By Sarah Begley
February 4, 2016

The American approach to preschool tends to fit one of two molds: direct instruction, with rigorously scheduled lesson plans, and free-form, in which kids learn on their own whims. In her new book, education scholar Erika Christakis argues that both approaches are lacking. A better method falls in the middle, helping kids “exercise their deductive muscles” without boring them or giving them too much agency, writes Christakis, who resigned from her Yale teaching post Dec. 7 after an email she wrote ignited a campus debate about racial insensitivity. Instead of drilling kids on vocabulary, for instance, teachers and parents should focus on how well they can carry on a conversation. They should also ensure that structured activities like team sports do not replace playtime, especially for kids under 5, who need play to develop social skills and deductive reasoning. Too often, kids’ innate abilities are “masked by adult … obliviousness,” Christakis writes. In advocating for effective preschooling, “my aim is to reveal those special powers.”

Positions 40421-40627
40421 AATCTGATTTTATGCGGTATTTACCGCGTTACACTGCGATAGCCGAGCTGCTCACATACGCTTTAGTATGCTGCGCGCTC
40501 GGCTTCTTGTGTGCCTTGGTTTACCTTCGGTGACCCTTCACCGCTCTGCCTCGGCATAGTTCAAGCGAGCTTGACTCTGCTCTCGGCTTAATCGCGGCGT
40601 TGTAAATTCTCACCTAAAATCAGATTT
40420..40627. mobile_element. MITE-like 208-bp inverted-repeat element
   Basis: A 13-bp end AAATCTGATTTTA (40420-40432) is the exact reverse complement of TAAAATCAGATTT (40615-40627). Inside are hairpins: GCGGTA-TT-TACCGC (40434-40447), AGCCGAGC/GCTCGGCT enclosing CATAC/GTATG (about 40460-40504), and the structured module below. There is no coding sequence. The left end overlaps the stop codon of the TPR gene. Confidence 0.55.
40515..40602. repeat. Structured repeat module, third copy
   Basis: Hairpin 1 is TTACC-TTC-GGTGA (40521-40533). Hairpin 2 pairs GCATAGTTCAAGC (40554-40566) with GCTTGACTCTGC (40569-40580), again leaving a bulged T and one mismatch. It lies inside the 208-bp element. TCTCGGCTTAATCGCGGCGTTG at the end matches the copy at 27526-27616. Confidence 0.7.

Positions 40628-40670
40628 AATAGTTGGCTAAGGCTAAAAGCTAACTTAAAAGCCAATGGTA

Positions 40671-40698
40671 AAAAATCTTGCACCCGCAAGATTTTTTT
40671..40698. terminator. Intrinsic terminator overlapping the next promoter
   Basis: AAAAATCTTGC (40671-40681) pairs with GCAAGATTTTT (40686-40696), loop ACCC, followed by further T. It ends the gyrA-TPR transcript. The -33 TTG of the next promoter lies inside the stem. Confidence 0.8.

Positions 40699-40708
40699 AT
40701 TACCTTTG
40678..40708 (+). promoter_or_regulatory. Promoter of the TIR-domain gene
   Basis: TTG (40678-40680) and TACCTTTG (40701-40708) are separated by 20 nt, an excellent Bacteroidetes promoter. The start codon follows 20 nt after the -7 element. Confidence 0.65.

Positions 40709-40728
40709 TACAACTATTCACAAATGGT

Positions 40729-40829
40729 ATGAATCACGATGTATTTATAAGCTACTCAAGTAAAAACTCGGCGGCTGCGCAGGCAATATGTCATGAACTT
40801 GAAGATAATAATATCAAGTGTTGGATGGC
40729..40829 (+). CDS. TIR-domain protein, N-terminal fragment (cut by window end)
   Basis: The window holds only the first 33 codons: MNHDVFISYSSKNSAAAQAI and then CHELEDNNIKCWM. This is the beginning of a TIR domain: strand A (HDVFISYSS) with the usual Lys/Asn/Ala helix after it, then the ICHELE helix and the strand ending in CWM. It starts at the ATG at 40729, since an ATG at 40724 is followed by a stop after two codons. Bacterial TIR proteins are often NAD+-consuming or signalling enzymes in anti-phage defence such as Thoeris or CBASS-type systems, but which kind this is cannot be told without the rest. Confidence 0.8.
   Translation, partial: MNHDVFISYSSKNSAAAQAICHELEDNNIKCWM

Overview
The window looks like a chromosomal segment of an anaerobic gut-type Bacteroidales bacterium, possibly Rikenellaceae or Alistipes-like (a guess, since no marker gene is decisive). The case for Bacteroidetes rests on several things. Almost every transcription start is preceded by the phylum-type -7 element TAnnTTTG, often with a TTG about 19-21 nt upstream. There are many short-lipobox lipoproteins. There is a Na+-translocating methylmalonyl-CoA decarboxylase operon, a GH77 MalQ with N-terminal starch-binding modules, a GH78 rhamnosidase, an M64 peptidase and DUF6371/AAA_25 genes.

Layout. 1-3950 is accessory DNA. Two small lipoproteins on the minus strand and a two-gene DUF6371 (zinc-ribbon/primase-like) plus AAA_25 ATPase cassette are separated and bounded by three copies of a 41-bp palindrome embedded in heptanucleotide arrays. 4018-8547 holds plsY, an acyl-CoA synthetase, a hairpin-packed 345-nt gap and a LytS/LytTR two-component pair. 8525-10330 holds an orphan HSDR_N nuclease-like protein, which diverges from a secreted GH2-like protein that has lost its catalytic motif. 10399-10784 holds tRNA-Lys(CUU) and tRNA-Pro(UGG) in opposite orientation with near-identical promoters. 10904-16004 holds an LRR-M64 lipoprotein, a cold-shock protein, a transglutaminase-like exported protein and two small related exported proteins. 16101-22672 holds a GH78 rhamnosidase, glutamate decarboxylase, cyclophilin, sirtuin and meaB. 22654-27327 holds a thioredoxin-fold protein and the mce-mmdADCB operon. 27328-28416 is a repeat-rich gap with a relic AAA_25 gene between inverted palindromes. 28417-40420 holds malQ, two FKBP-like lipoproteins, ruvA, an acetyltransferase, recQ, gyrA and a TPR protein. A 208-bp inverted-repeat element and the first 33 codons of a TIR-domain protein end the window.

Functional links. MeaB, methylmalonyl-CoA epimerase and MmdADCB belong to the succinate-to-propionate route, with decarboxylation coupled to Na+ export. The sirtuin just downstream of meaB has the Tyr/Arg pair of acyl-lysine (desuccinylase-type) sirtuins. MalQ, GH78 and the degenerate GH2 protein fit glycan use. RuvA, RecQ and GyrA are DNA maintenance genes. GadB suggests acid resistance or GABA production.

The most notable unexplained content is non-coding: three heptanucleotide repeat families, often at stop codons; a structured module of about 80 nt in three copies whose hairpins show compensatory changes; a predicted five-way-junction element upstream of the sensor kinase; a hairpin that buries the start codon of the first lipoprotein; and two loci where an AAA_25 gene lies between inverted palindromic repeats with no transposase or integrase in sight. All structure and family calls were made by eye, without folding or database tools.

–SARAH BEGLEY

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This appears in the February 15, 2016 issue of TIME.

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